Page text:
"Gwlad, gwlad, pleidiol wyf i'm gwlad...."
For readers not fluent in Welsh, these words begin the rousing chorus of Wales's national anthem "Land of my fathers". They are a moving example of the importance of the Welsh language to the country's identity.
In English, the chorus goes something like this:"Home, home, true am I to home" and continues "While seas secure the land so pure O may the old language endure".
And how nice it is to see Rhodri Williams, chairman of the Welsh Language Board - the government body set up to promote use of Welsh - doing his bit.
His son, Owain, is currently studying for his GCSEs at the Welsh-medium Gyfun Glantaf comprehensive in Cardiff. Next year, however, Owain is to move into the sixth form at a private school: Eton College, that most quintessentially English of institutions, where pupils can study Japanese, Portuguese, Latin, Ancient Greek and Russian. Welsh is not an option.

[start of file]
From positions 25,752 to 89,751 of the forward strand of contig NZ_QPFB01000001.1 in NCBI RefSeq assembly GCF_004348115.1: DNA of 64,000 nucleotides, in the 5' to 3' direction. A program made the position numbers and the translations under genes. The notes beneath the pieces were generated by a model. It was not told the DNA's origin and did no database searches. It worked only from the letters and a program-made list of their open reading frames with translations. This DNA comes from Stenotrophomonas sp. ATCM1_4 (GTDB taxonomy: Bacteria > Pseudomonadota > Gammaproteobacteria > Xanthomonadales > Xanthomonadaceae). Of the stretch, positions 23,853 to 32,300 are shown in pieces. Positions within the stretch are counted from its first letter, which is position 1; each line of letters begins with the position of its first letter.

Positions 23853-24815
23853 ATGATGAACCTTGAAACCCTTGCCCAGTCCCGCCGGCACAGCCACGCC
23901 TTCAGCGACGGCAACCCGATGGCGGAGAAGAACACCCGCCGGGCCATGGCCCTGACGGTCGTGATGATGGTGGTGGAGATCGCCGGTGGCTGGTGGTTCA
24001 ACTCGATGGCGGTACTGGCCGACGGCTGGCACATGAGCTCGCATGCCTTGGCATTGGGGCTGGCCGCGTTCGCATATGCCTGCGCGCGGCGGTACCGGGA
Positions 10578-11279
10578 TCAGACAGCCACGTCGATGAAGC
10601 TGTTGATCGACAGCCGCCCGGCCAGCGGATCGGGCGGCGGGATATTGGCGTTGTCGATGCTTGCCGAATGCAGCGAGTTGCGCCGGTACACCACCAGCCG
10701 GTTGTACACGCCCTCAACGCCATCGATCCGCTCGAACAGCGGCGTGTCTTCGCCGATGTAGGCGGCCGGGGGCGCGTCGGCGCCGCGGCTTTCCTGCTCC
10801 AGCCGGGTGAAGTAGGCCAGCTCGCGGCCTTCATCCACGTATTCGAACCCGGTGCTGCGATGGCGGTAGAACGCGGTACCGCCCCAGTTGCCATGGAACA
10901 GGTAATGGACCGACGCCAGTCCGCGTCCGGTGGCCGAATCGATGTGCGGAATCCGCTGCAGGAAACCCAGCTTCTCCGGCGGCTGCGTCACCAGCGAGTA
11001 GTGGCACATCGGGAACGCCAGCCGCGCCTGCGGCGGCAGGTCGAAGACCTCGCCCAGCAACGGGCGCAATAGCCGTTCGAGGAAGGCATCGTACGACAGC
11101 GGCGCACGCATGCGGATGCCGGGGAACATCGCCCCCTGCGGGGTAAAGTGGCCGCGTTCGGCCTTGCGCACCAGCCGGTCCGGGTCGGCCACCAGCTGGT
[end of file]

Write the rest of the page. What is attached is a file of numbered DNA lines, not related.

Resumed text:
And so the Welsh nationalists have their knives out. Huw Lewis, chair of the Welsh Language Society pressure group, said: "It will make it difficult for Rhodri to be taken seriously in future."
Rhodri Williams himself knows better than to try and impress his own standards on his teenage son: "It was Owain's decision to apply to Eton. I just wish him the best." As the great poet Dylan Thomas once said: "The land of my fathers. My fathers can have it."